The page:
CAPE CANAVERAL, Fla-- Space shuttle Atlantis, switching from spacecraft to aircraft, landed successfully in Florida this morning at 8:48 am, wrapping up what could be its final voyage into space as NASA's shuttle era draws closer to its end.
The landing marked the conclusion of a 12-day resupply mission to the International Space Station. It was the third-to-last mission for the U.S. shuttle program and is scheduled to be the last for Atlantis. NASA's other two shuttles, Discovery and Endeavour, will make their final flights in September and November.
The total mission time for Atlantis and its crew was 11 days, 18 hours, 28 days, 18 seconds.
On its path to Kennedy Space Center, Atlantis crossed the Florida Everglades and headed north, passing over Lake Okeechobee where it triggered dual sonic booms as it slowed to subsonic speeds. Commander Ken Ham aligned Atlantis with Kennedy's southeast to northwest runway 33, where the ship touched down.
Aboard Atlantis with Ham were five astronauts -- pilot Dominic "Tony" Antonelli and mission specialists Garrett Reisman, Piers Sellers, Stephen Bowen and Michael Good.
The shuttle crew awoke today at 12.20 a.m. EDT to sound of the song "Supermassive Black Hole" by the band Muse as a wake-up call from Mission Control. They closed the long doors on the shuttle's payload bay at 5:01 a.m. EDT, and made the first engine burn to move out of orbit at 7:41 a.m. EDT.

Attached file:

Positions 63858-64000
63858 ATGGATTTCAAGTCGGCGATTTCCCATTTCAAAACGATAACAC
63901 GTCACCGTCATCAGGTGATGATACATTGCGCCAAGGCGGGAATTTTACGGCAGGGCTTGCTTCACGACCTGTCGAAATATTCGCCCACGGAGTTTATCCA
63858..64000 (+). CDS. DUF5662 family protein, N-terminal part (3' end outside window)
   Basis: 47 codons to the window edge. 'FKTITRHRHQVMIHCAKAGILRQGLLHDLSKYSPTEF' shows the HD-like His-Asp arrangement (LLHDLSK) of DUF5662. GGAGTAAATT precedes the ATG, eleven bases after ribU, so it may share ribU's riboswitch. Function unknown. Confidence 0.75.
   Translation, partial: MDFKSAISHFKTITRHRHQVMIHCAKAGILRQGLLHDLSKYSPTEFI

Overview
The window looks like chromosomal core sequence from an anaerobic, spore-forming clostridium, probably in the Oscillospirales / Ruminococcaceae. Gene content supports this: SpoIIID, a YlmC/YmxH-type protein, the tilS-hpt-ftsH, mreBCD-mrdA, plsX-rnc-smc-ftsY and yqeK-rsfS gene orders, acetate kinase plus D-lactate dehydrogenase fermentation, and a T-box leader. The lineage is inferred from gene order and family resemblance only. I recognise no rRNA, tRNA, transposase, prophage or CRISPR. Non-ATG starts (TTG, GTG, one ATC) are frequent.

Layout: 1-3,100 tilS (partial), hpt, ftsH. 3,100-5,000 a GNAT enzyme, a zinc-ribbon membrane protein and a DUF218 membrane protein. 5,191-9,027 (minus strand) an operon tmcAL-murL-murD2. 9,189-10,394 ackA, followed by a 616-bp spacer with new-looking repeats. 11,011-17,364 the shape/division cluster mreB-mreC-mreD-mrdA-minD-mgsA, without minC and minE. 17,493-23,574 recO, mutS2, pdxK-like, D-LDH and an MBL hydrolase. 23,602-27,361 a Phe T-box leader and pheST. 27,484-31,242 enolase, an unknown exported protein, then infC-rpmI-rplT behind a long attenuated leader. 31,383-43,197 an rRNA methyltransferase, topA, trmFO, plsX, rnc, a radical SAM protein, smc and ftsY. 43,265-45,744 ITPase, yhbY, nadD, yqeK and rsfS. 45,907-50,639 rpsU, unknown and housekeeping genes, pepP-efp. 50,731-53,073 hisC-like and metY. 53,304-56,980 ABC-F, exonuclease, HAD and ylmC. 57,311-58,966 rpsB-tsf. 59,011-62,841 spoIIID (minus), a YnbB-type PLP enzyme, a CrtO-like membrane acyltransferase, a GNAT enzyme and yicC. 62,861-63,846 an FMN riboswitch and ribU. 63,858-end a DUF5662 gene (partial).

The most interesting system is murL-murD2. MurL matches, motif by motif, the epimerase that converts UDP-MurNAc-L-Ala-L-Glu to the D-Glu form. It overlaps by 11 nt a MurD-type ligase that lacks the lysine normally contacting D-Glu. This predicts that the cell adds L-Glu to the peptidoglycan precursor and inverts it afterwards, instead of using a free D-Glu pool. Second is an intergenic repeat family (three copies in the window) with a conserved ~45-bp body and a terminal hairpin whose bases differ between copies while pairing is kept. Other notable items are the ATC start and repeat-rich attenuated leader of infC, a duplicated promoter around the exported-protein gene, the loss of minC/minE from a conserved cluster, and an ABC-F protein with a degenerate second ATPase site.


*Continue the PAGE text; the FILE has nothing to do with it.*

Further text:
While at the International Space Station, the spaceflyers installed the new Russian room Rassvet (which means "Dawn" in Russian) and a collection of spare hardware, including a new space-to-ground antenna and a six-pack of solar wing batteries.
"The mission is going really well," Reisman told reporters Tuesday. 'We've accomplished all of our primary objectives." The six spaceflyers departed the orbiting laboratory on Sunday.
For Reisman, Good and Bowen -- the crew's three spacewalkers -- the highlight of the trip was the mission's three excursions outside of the station where they worked to install the new parts.
"The views were just amazing," Good said. "We're having a great time up here."
"The odometer currently reads about 120 million miles," Bowen said of the well-traveled orbiter.
While this is the last scheduled flight for Atlantis, there is a chance the shuttle could fly again. The orbiter is slated as the emergency rescue vehicle for the final planned shuttle flight, the STS-134 mission of Endeavour. If something goes awry during that trip, Atlantis could be launched to rescue the crew.
As soon as Atlantis hit the ground, crews began work to refurbish the vehicle to ready it for that potential rescue launch.
NASA and some lawmakers have been lobbying to turn that rescue mission into a full-fledged extra shuttle flight, one which could deliver more spares and supplies to the space station in June 2011. But the White House has not yet approved adding the extra shuttle flight to NASA's current mission roster.
Atlantis' current mission, STS-132, is NASA's 132nd orbiter flight and the third of five shuttle missions planned for this year.
Space.com contributed to this report.